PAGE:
Yes, exactly. Store it in a cool dark place and it should be fine for quite some time.
How much you getting Graham, could we go halves or something?
I’ve not decided, but it makes sense to go halves.
I’ve just played around with a few options and shipping costs, as expected the more you order the cheaper per bottle it is. Water is heavy so shipping increases but it doesn’t double for twice the volume.
A pack of 4 x 5L or even two packs of 4 x 5L might be the way to go. Let’s chat on Whatsapp
I just use distilled water I get for $1/gal from the grocery store. FWIW: Audio Desk specifically say not to use reagent-grade purified water.
Ok will do
I have been considering one of these cleaners for some time. I like the idea of the disk not being placed on a turntable and then being turned over to clean the other which must introduce the chance of more muck being transferred. Another factor is its not too noisy either.
Its not cheap but if you go for a cheaper RCM and its a hassle to use then thats self defeating. I am lucky to have a top spec LP12 so worthwhile for me.
Had a demo at my local dealer and suitably impressed. I liked its small size, relative silence, ease of use, the principle it works on and even comes in different colours. On my shopping list for an early Christmas present.
I totally agree that not placing a clean side onto a “dirty” record cleaner platter is an advantage with the Audio Desk.
Perhaps I’m being too anal but some people report even better results using a rince with distilled water and vacuum step on a Loricraft or similar after the ultrasonic clean. Easy enough to try…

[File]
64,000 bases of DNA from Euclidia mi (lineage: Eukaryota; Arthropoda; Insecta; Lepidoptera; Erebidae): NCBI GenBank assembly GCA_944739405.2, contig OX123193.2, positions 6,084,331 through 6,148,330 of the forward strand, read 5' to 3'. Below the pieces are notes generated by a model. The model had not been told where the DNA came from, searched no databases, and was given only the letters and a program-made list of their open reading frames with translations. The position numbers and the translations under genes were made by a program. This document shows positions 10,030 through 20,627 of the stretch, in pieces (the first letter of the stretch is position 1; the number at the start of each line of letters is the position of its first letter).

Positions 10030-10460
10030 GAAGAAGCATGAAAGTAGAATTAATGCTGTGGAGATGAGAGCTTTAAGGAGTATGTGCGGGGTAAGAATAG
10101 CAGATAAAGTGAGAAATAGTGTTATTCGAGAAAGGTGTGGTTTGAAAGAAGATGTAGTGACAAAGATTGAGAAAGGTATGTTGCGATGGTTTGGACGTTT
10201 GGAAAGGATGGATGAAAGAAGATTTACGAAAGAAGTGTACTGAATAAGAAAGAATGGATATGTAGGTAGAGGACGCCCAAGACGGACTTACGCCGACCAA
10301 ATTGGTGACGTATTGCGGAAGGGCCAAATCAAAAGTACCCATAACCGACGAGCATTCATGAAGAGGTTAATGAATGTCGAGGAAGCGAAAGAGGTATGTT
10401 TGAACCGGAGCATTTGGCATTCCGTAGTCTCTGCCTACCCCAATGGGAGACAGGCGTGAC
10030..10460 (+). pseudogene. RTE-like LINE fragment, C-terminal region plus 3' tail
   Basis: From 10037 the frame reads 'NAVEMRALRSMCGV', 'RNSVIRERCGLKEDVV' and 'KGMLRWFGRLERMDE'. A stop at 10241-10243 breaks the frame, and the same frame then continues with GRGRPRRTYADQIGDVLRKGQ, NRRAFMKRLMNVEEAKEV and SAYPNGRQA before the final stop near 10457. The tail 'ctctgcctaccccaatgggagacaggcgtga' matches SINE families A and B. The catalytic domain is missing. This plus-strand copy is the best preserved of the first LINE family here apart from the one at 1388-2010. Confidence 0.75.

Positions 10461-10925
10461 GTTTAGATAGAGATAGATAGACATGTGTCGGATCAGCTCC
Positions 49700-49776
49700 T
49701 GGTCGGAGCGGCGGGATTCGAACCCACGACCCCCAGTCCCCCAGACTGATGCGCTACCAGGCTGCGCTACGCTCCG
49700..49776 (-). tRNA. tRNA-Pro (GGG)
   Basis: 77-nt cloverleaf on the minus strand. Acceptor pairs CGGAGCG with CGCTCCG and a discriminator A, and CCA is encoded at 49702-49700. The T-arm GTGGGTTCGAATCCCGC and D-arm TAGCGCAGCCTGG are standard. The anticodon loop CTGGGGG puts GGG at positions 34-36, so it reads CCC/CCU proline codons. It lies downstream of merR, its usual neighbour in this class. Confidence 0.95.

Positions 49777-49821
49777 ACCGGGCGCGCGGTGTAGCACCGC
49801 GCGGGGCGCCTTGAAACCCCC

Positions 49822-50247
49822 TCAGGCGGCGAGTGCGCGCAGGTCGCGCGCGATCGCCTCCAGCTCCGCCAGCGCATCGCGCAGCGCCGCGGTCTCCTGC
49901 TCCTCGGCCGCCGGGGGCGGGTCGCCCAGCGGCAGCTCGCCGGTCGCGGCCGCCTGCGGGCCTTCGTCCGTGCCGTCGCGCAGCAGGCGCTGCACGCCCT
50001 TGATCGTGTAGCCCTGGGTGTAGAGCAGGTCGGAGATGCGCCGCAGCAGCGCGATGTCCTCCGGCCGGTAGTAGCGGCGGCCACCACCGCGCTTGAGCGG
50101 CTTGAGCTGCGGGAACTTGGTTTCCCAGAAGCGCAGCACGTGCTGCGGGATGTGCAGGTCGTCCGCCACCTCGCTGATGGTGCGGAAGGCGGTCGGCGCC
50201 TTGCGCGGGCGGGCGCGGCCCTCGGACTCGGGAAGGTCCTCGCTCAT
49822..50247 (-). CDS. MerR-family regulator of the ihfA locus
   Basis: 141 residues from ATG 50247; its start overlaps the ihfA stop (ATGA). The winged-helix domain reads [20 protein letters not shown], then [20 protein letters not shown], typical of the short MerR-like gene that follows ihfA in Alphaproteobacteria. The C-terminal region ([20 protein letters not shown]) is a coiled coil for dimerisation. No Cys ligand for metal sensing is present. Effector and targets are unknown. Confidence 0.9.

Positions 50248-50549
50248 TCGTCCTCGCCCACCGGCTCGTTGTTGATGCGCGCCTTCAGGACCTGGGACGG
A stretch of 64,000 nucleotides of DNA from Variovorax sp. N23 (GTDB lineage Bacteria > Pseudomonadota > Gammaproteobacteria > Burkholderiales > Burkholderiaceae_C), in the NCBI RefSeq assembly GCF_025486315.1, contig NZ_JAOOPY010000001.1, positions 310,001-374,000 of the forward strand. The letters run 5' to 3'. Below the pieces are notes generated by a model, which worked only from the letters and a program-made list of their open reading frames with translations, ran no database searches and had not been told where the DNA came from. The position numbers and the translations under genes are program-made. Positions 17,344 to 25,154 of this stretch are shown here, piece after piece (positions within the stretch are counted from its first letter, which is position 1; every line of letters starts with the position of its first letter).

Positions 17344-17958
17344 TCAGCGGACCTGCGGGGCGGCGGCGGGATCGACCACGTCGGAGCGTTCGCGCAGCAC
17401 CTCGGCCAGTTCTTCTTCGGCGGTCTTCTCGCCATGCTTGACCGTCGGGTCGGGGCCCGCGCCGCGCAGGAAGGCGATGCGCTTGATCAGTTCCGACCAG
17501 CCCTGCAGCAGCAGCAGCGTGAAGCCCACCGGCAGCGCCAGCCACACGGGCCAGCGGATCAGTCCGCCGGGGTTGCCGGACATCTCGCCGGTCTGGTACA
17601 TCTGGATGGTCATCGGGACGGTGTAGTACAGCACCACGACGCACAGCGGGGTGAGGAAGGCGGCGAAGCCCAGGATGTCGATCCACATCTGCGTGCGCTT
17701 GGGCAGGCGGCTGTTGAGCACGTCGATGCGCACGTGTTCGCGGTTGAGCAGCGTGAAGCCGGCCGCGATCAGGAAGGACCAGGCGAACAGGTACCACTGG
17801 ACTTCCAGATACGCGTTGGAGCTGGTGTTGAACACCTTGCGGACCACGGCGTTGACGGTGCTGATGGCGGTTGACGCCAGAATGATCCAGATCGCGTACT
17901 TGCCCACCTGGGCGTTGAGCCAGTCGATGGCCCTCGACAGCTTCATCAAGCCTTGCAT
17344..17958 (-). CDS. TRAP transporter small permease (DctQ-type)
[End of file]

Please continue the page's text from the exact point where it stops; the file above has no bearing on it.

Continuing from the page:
It’s something that rules out any LP cleaner in my book. Note that it’s not just the Audio Desk with this advantage - the rather good Pro-Ject RCM does not have a platter as such (just supported across the label area) and cleans brilliantly - all for well under £400.
You can just use an extra mat for this purpose. This is often made out to be a much bigger issue than it actually is.
On the other, with any bath type machine you are reusing dirty water to clean a record. Sure, it has a filtration mechanism, but if that was perfect you would never have to replace the fluid.
I used an Okki Nokki for years before I got my Audio Desk. It has a rubber mat and I never had any issues. When I emptied the water out of the vacuum tank I also cleaned the mat. No big deal.
I have a VPI. I put a thin circular plastic sheet under the record when I clean the first side. When I flip the record I remove the sheet so that the newly cleaned side only ever touches the pristine cork surface of the platter. This makes the contamination thing a non-issue.
I agree with the earlier comment that if a cleaner is a hassle to use then it’s self defeating. After much trial and error I’ve developed a method that gets excellent results, but it takes 10 minutes per record, and so I only ever clean LPs that are both dirty and either valuable, rare, or otherwise important. I’ve cleaned only about 300 records in the last 15 years, less than a tenth of my collection.
I love the idea of the Audio Desk, however, I’ve tried it and am not wowed by the results. Given the near-unanimous approval it enjoys, I wonder if something was wrong with my test. I’ll certainly give it another shot should the opportunity arise.